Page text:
The mission of the Stanford Lifestyle Medicine Program is to conduct research and provide expert guidance in healthy aging and optimal performance to create actionable, reliable, and continuously updated resources that translate evidence-based research into consumable content for all.
HEALTH IS: NUTRITION EXERCISE SLEEP STRESS MANAGEMENT RELATIONSHIPS PASSION AND PURPOSE COGNITIVE ENHANCEMENT
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The Healing Powers of Art
What Effect Can Physical Activity Have on Your Mental Health?
The Heart of the Matter: How Social Isolation and Loneliness Impact Cardiovascular Health
A Metareview of Lifestyle Psychiatry
A Strong Sense of Life Purpose is Associated With Better Quality of Life
Dysfunctional Breathing Patterns Have Been Associated With Several Musculoskeletal Conditions
A Mindfulness Program May Be Just as Effective as Medication at Reducing Anxiety
Study Suggests the Benefits of Prebiotic Supplements Were Dependent on Dietary Fiber Intake
Lifestyle May Be More Important Than Age in Determining Risk of Cognitive Decline
Research Suggets Whole Food Diets Improve Mood and Quality of Life
Any Amount of Physical Activity Yields Health Benefits and Is Better Than None
Increasing Weight or Increasing Reps: Can Both Make You Stronger?
Money Is Important But It Is Not Everything It When Comes to Well-Being
Exercise During Difficult Times May Have Prolonged Positive Effects on Mood and Stress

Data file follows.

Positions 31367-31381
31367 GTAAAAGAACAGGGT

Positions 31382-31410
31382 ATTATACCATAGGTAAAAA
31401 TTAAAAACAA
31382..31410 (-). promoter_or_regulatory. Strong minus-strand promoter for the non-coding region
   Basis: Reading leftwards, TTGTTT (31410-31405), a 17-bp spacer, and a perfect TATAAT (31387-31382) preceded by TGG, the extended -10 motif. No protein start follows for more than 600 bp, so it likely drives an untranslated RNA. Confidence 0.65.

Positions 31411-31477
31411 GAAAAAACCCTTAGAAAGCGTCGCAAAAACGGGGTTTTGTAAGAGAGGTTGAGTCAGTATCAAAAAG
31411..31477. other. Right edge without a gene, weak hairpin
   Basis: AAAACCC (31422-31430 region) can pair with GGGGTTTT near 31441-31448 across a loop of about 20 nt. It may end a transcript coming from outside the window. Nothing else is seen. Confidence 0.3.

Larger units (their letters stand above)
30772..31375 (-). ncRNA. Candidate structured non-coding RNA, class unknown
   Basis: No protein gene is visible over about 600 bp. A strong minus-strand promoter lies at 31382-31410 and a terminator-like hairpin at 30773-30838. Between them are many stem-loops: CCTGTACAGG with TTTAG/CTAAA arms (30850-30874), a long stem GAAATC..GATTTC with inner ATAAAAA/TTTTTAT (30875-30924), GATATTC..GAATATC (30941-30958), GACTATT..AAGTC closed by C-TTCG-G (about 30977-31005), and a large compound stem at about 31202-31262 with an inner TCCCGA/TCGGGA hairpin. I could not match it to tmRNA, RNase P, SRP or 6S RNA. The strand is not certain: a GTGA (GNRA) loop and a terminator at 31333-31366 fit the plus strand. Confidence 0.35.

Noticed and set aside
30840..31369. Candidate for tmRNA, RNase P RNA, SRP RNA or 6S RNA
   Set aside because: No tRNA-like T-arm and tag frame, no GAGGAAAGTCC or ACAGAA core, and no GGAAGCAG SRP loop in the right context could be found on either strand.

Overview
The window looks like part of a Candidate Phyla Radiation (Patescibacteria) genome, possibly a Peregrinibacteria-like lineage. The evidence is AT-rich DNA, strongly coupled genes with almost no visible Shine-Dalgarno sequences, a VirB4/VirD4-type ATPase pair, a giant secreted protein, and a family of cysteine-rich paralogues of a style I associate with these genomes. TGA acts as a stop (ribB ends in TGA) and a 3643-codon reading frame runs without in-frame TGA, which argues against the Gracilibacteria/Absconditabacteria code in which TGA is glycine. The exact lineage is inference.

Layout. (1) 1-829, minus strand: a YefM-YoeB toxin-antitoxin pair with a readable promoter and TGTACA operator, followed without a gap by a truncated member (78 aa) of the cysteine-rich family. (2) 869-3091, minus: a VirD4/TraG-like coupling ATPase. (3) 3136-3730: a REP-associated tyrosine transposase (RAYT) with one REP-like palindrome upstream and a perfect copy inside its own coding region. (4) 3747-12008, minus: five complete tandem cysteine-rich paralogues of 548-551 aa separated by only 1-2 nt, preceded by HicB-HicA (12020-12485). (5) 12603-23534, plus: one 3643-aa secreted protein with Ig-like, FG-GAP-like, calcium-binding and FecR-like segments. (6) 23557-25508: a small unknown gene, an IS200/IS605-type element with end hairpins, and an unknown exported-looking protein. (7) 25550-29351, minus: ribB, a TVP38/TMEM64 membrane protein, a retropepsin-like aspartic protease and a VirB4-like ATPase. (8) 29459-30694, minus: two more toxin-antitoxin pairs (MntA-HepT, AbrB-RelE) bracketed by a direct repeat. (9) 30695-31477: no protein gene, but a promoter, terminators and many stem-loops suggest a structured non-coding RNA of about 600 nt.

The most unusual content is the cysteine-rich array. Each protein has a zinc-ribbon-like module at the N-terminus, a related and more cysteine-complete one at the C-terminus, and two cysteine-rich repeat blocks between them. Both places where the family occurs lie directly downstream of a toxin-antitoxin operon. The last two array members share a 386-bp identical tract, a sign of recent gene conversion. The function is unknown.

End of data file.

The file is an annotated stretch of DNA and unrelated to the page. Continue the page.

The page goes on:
Healthy Lifestyle Habits Have Positive Effects on Mental Health
Now Might Be the Time to Add Mindfulness Activities in Your Daily Routine
A One-Hour Walk in Nature Decreases Activity in the Stress-Related Regions of the Brain
Creatine Supplementation Improves Healthspan and Muscle Preservation in Older Adults
Resistance Training Is an Effective Method for Improving Muscle Mass and Function in Patient's With Rheumatoid Arthritis
High Intensity and Low Intensity Strength Training are Good for Knee Osteoarthritis
SEVEN PILLARS OF
We selected our lifestyle medicine pillars according to evidence-based research. All of our pillars have an impact on long-term physical and mental health and can be broken down into a series of smaller behavioral changes. These pillars are interrelated. Positive behavioral changes in one pillar can motivate behavioral change in another pillar.
Our Lifestyle Medicine Program was launched in 2019 under the guidance of Program Director, Michael Fredericson, MD with assistance from Associate Director, Douglas Noordsy, MD. Our Initiative focuses on: developing accessible Lifestyle Medicine content, raising awareness, establishing a team of experts, providing education platforms for healthcare providers, and performing quantitative and qualitative research to improve our impact.
Lifestyle behaviors encompass many elements of a fully-lived life. Healthy behaviors and lifestyle interventions can help individuals and families improve longevity and decrease chronic disease. We collaborate with the Stanford Center on Longevity to redesign an approach to a century-long life that is available to all, independent of background.
We believe that Lifestyle Medicine will continue to grow as a field. We believe collaboration between institutions, societies, and researchers will enable more patients to access and understand evidence-based recommendations. Please let us know if you are interested in working with us.